Here’s something nobody ever tells you about recovery; you have to leave people behind. You have to know their suffering but be unable to help.
Something I found in my very darkest times was an amazing community of people. They were people who were also suffering, who were lost, who were clinging on even though they weren’t sure why. They were the people who took the time to reply to middle-of-the-night crisis tweets. People who sat with me in the darkness, who didn’t need an explanation, who didn’t need anything but to know they weren’t alone in their own darkness.
I don’t say this to romanticise that darkness but there is a beauty in the connection within that community.
Recovery can be a dirty word in the darkness. Not because you don’t want it but because there is no hope there, there is no belief that it is even possible. Recovery is for people who weren’t as lost as you, had fewer labels than you, with more energy than you. Sure, recovery happens, but it doesn’t happen to people like you and I built a community on that. A community of “we will never recover,” of “we are too broken,” a community where those who were the most lost, would reach out their hand and help another because they knew how it felt.
Recovery for me has come with guilt that some of those people are still there, in the darkness. Some of their lights have already gone out. There are those who clambered out of their own darkness alongside me and those starting to find their way out now, but I can’t help those still there.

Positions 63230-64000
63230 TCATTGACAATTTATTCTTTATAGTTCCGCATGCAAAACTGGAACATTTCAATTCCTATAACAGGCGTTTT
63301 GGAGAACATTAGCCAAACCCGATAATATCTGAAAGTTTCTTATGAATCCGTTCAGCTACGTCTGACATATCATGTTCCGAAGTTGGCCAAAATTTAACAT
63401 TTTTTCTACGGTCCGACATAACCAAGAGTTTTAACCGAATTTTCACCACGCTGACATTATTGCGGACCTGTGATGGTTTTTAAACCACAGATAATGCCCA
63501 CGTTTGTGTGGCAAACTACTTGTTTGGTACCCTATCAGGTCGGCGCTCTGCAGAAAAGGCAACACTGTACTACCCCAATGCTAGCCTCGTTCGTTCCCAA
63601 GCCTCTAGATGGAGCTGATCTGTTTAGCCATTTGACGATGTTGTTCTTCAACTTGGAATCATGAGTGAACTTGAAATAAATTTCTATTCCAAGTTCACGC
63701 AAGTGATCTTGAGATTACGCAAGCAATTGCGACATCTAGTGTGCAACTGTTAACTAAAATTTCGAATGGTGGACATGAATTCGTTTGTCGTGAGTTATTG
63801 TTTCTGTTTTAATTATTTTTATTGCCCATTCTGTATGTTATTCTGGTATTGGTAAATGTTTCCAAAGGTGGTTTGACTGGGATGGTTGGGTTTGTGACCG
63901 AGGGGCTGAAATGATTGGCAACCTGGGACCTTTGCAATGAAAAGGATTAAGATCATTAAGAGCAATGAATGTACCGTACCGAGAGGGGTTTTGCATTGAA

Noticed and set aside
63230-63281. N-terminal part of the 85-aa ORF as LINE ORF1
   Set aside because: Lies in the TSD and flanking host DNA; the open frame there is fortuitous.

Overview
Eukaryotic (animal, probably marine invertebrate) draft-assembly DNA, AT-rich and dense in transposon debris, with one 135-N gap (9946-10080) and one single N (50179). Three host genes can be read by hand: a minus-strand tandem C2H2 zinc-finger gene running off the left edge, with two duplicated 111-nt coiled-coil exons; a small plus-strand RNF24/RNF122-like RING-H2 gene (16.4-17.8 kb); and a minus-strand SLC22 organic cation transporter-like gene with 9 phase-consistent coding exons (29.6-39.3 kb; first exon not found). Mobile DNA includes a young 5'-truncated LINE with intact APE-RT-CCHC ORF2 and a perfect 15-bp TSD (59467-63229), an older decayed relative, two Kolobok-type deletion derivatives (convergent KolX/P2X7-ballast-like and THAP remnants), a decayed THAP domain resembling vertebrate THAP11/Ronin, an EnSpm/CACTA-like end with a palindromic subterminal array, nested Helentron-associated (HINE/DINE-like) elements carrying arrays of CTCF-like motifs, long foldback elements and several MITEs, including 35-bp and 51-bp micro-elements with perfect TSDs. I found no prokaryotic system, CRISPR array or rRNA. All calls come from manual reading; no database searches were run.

Guilt that I got out.
Guilt that I left them there.
Guilt that I can’t help them anymore.
And it becomes a billion times more painful, more heartbreaking, to watch. To know the intensity of their suffering and also know that I can throw down all the ropes, ladders and life-rafts but I can’t make them to see them.
I still can’t tell you what flicked the switch for me. I have no idea why or how I was able to lift myself out. I don’t know where I found the energy or brain space to fight back, or to accept, or to do whatever it took to get out. I don’t know. And even if I did know, that would be my story, that wouldn’t help them.
I want nothing more than to white knight in, throw them onto my horse and ride off into the bright light with them. I want to see the ember behind their eyes flicker as they decide they are going to damn well do it. Because then I can help them. Then I can send them links and videos and exercises and support and cheerleading and supportive GIFs and I can do something.
So I do the worst thing; I avoid thinking about them. I skip over the tweets, I scroll past the status updates, I pretend it’s not happening because to be aware breaks my heart. To know that darkness so intimately is awful, but to know others are still there and you can’t save them is worse.